"It just made it impossible for our quarterback to function," offensive coordinator Kevin Gilbride said recently on Sirius XM NFL Radio, per Pro Football Talk. "(Manning)’s a guy where if you give him enough time, he’s always going to be throwing the ball to the right person, he’s going to know what you’re doing defensively, he’s going to see through your disguises, he’s going to be an accurate passer."
Indeed, that line gave up more pressure in 2013 than all but two other groups in the NFL, according to Pro Football Focus (subscription required), and it's been a while since we've seen the running game gain holes on a consistent basis.
|1. Atlanta Falcons||264||71.0 (30th)|
|2. Arizona Cardinals||242||69.4 (32nd)|
|3. New York Giants||236||69.8 (31st)|
|4. Houston Texans||223||74.9 (27th)|
|5. Indianapolis Colts||220||74.0 (29th)|
Pro Football Focus (PBE = pass blocking efficiency)
The problem is you can't point to one spot.
Left tackle Will Beatty was a complete disaster, giving up a league-high 13 sacks while taking nine penalties in the first year of his five-year, $37.5 million contract.
|1. Will Beatty||Giants||13|
|2. Mitchell Schwartz||Browns||11|
|2. Tyson Clabo||Dolphins||11|
|2. Donald Penn||Bucs||11|
|2. Marcus Gilbert||Steelers||11|
Pro Football Focus
Regular left guard Kevin Boothe was forced to jump around the interior of the line due to injuries elsewhere. He struggled as a run-blocker, earning a PFF grade of minus-5.9, which ranked 55th at that position.
Right guard Chris Snee and center David Baas, who are a combined 63 years old and have begun to decline, missed all but six games combined.
As a result of those injuries to those two key players, the Giants used seven different starting O-line combinations in 16 games, according to ESPN's Dan Graziano, who also points out that Big Blue once went 38 straight games with the same starting five.
But regardless of who was subbing in—Jim Cordle, James Brewer, Dallas Reynolds, you name him—their problems weren't going away.
Now 33, Manning can't survive behind this line, even if Snee and Baas get healthy, Pugh gets better and Beatty gets back on track. He was sacked 39 times in 2013, blowing away his previous career high of 30 while also setting a new career high by being sacked on 6.6 percent of his dropbacks.
Pro Football Reference
Here's a general idea of what the Giants should plan for the line to look like in September of 2014.
Left tackle: Branden Albert
Beatty is still pretty young and talented, and he's being paid too much money to dump, but he's too much of a liability on the blind side. He had some comically terrible games last season, so the goal should be to move him to right tackle.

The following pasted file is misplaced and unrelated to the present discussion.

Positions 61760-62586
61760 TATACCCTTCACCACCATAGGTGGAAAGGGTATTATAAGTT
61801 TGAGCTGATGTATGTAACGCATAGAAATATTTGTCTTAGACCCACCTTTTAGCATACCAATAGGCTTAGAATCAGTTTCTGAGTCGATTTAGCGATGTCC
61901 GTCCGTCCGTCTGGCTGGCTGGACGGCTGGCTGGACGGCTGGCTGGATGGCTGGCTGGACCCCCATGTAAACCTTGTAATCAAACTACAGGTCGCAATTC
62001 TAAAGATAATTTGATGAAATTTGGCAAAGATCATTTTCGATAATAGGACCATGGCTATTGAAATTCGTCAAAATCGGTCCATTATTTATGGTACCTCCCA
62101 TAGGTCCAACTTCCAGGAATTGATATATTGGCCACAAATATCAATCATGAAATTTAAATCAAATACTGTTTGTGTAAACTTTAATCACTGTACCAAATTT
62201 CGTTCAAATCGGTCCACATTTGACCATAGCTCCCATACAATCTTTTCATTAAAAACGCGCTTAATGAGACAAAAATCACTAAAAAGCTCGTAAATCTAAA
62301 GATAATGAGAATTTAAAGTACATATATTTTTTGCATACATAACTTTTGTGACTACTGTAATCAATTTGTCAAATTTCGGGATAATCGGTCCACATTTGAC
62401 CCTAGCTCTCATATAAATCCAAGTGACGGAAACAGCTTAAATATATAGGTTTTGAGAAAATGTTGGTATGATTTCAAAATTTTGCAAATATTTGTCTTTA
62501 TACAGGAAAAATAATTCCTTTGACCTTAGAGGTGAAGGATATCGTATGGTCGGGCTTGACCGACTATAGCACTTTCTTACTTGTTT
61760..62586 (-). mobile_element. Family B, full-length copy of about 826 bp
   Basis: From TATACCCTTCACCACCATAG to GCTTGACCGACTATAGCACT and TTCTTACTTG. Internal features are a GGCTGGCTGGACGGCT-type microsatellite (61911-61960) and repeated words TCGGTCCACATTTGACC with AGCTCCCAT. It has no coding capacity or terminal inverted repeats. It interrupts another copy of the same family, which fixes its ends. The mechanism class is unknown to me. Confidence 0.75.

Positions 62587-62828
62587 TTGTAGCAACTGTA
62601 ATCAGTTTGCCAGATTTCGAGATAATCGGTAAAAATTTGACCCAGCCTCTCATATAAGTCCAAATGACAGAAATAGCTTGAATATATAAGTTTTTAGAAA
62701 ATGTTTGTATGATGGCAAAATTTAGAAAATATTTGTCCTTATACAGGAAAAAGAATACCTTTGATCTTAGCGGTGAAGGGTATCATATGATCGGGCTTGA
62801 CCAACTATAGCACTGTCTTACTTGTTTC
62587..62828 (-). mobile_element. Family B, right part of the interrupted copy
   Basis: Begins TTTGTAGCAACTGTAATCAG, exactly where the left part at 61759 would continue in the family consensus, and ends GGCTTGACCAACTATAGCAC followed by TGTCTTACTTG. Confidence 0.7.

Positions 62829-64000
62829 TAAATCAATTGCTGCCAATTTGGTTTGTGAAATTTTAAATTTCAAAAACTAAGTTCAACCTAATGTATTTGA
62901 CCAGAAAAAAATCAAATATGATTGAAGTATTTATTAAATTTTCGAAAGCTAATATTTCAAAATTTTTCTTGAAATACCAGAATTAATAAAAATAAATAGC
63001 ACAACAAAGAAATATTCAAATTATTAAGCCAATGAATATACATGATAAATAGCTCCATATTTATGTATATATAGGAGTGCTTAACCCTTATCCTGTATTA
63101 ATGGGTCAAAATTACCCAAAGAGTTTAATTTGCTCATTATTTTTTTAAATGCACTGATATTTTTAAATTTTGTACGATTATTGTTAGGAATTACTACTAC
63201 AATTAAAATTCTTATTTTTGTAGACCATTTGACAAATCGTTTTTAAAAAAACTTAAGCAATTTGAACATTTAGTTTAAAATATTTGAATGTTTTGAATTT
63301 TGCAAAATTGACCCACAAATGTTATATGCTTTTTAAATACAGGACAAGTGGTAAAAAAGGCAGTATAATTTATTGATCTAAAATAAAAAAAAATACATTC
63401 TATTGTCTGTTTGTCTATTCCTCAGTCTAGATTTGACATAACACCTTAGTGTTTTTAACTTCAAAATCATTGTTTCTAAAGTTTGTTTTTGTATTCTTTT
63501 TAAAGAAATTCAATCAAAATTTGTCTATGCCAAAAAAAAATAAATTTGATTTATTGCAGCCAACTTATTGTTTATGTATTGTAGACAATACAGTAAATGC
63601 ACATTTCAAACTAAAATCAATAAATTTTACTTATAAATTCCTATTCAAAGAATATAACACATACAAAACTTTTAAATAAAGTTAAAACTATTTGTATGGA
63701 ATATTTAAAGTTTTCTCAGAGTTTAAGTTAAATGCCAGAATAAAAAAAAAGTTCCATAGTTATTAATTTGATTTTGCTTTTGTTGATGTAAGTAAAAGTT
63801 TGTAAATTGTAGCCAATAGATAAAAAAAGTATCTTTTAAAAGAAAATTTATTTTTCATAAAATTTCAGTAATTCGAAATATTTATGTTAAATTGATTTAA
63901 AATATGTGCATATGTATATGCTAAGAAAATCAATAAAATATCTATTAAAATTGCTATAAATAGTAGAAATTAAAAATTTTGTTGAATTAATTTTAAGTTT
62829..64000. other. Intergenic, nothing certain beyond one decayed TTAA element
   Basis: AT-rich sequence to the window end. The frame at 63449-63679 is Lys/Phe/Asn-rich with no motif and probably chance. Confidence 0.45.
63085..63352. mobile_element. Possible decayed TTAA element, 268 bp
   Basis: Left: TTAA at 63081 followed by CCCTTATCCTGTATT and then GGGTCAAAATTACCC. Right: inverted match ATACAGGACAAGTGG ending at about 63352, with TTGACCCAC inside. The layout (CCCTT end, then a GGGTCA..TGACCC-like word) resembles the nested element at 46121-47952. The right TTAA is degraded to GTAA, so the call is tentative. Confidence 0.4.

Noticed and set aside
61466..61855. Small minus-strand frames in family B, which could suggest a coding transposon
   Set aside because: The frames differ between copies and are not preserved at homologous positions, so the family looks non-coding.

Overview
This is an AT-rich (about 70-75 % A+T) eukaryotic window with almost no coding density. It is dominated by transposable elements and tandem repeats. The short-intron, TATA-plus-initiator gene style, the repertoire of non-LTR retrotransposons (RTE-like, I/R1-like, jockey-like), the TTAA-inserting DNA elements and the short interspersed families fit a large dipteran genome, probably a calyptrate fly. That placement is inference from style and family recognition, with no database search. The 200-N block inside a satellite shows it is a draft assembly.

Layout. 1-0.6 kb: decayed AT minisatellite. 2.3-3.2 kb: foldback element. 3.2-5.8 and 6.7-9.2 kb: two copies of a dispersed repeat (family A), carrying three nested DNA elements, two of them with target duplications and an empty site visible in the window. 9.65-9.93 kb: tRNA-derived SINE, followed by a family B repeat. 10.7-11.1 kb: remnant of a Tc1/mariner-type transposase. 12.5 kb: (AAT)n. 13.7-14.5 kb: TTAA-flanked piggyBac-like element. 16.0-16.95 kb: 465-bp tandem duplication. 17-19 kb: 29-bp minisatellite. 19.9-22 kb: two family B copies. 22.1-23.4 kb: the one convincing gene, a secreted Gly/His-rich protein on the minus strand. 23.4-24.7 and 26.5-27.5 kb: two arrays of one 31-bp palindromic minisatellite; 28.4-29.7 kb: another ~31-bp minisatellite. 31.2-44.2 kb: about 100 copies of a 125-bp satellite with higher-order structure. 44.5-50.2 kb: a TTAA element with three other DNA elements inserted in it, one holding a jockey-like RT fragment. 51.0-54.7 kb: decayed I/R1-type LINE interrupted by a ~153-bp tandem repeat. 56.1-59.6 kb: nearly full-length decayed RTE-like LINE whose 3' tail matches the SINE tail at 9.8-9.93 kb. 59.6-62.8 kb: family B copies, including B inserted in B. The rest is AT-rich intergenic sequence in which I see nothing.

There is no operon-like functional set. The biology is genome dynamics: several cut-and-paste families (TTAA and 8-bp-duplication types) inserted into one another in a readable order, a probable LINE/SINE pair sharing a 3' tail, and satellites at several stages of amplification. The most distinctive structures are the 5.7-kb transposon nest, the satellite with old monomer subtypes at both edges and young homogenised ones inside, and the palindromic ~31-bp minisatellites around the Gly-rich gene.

The Kansas City Chiefs used the top pick of the 2013 draft on future left tackle Eric Fisher, so they'd be crazy to give the franchise tag or a long-term deal to Albert. It's rare that players as good as Albert, who is 29 years old and coming off a solid season, hit the open market. He'll be expensive, but if you're going to overpay somebody, it might as well be a franchise-caliber left tackle.
Backup options include Oakland's Jared Veldheer, who is only 26 and has quite a high upside, as well as Anthony Collins, who was superb as a swing tackle in Cincinnati and is more likely than Veldheer to hit the open market, per Joe Reedy of the Cincinnati Inquirer.
Left guard: Kevin Boothe
He isn't a star, but if the rest of the line can get its act together, Boothe would be a cheap, familiar and reliable option for Manning and whoever is taking handoffs.
Center: Travis Swanson
Rather than diving back into the free-agent pool, I think the Giants should look to use an early pick on a long-term starting option here. This era's Shaun O'Hara. It's not a highly prioritized position during the early rounds of the draft, which means diamonds can be found at any point.
The division-rival Dallas Cowboys are a good example. They were criticized heavily for using a late-first-round pick on Wisconsin center Travis Frederick in 2013, but he went out as a rookie and posted the league's highest PFF run-blocking grade while starting all 16 games.
We're going to suggest they draft Swanson out of Arkansas in the second round. He's considered by many, including Bleacher Report's Matt Miller, to be the top center in this draft class. And after starting all 38 games of his college career, he should be ready to start from the get-go at the next level. Florida State's Bryan Stork and Tyler Larsen from Utah State would be strong backup options.
That's not to say that they shouldn't sniff around the centers on the free-agent market, especially if the Cleveland Browns let durable 28-year-old Alex Mack shake free. Evan Dietrich-Smith is another intriguing possibility if he isn't retained by the Packers.
All of the above would be better than Baas.
Right guard: Justin Pugh
He doesn't have an ideal wingspan and is versatile enough to move over. Plus, most draftniks had him pegged as a guard coming out of Syracuse.
If Beatty flops on the right side, at least you know you can slide Pugh over. It's a good situation to be in.
The key is that they end the Chris Snee era. I know that won't be easy, because Coughlin has a bad habit of hanging on to his veterans for too long, and Snee happens to be his son-in-law. But the guy turns 32 this week and was already beginning to decline before an elbow injury derailed his 2013 campaign. Time to let go.
Right tackle: Will Beatty
The Giants can't afford to gamble on the possibility that 2013 was an isolated down year for Beatty. They have to move him out of that left tackle spot and put him on notice at right tackle. If he can't hold up in a new position, Pugh has to replace him and the G-Men have to start coming to terms with the fact that signing Beatty to a long-term contract in the summer of 2013 might have been a mistake.